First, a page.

A showcase of local talent, serviced apartment Tronum Sothearos has opened its doors more than five years after construction work began.
Work on the 10-storey development, located adjacent from the White Building on Sothearos Boulevard, has been ongoing since mid-2012 to perfect the ‘lifestyle experience’ desired by Seng Vannak, chief architect of Vannak Architects, who oversaw the building’s design.
Vannak, a Cambodian, who worked as an architect in Paris for two years, made the decision to return to Phnom Penh after getting fed up with the red tape and bureaucratic planning committees in France.
Together with his business partner, Xavier Beaur, the men saw a market for luxury lifestyle living in Cambodia and started on the venture. Notably, Vannak also holds the title of deputy head of the Urban Management Division at Phnom Penh City Hall, and has worked on many urban projects promoting green spaces within the capital.
When unveiling the finished product at a media launch late last week, Vannak, whose sister owns the 580-square metre plot of land Tronum is built on, described his latest urban residential project as challenging and audacious.
“Had I thought sometime that I would fail? All the time. At each step of this building, I thought it would fail. Fortunately, my team has supported me from the beginning even though it is so difficult to believe in this project and I have considered this project as an experimental site,” said Vannak.
Perhaps unsurprisingly, great attention to detail was paid in the development of Tronum. In addition to the custom-made interior, construction and decorative materials used in this development are recyclable and were locally sourced and made.
Plants were taken from a nursery Vannak Architects started for the purpose of supplying the building, and furniture was handmade by a team of locals at their own workshop.
According to Vannak, a source of inspiration for the project was the architecture in Phnom Penh during the 1960s, specifically the iconic White Building on Sothearos Boulevard. Khmer architecture, which uses natural materials such as wood for houses, also influenced his conceptualisation of Tronum.
Greenery is featured heavily on the building’s exterior and also within the one, two and three-bedroom units that come fully furnished.
“One of the most important components of this building is the greenery,” Vannak said.
“I want to bring green things back into Phnom Penh because I grew up with a lot of greenery, but concrete structures are increasing [here]. The concept of how to bring greenery back into Phnom Penh depends on our will and fortunately, my job allows me to find a way to do it.”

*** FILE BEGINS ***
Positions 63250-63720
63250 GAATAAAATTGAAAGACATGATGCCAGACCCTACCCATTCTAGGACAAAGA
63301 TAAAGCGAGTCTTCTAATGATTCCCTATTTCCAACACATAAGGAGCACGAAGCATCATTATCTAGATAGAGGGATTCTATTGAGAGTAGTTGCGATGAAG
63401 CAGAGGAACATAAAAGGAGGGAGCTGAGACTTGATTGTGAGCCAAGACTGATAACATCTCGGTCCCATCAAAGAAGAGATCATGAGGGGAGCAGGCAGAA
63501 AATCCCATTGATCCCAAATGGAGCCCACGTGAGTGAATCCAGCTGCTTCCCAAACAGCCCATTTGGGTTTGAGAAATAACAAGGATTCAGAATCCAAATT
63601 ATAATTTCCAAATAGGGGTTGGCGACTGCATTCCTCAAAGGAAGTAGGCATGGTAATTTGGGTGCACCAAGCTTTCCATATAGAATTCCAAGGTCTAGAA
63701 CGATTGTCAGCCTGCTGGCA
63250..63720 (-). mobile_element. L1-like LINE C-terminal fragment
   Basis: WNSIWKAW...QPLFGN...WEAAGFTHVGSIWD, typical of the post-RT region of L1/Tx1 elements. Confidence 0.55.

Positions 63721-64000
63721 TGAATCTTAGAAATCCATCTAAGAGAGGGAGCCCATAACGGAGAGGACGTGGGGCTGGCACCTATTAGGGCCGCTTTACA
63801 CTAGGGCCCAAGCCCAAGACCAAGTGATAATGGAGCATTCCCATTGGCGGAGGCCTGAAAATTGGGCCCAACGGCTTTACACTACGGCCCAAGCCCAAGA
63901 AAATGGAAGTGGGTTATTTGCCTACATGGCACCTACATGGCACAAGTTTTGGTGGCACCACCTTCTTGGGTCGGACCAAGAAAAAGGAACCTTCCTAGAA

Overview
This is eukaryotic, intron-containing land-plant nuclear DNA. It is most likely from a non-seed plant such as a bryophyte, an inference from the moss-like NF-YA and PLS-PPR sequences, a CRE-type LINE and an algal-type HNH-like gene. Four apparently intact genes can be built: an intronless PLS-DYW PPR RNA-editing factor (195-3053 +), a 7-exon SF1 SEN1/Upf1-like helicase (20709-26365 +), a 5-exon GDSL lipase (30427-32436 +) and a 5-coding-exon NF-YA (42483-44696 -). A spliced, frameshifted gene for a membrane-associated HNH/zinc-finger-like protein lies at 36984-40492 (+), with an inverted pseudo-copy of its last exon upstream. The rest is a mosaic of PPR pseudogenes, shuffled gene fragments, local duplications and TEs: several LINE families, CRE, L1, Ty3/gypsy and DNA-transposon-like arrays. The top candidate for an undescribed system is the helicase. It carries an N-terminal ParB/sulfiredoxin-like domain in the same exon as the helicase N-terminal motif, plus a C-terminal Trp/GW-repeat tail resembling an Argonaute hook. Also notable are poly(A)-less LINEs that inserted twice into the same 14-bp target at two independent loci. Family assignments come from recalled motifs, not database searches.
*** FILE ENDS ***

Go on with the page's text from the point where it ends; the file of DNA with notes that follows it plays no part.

Through Tronum, Vannak said he aimed to combine the old with the new, as well as find a balance between modern concrete structures and elements of nature.
“No unit is the same, just like our tenants who are highly affluent and sophisticated people with an individual and creative lifestyle,” said Vannak on the 14 customised units in the building.
He added that each level is named after a protected forest in Cambodia, while each unit is named after a tree in Cambodia as well. The four-room penthouse takes on the name of one of the biggest tree in Cambodia, Spong.
Tronum aims to provide differentiated and quality services for its tenants, with amenities including a rooftop restaurant and bar, a pool and jacuzzi, laundry and food shopping services, and an in-house spa.
Currently, there are only rental options available for Tronum, ranging from one night to a full year. Rents for each apartment differ. The monthly rent for the smallest one-room apartment – 80 square metres with a balcony – starts from $2,000 a month, while the sprawling penthouse at 300 square metres with four balconies will set a tenant back $9,500 a month.
Post Property understands that two of the units are already filled, while negotiations are under way for three other units.
The rooftop restaurant and bar are now officially open to the public.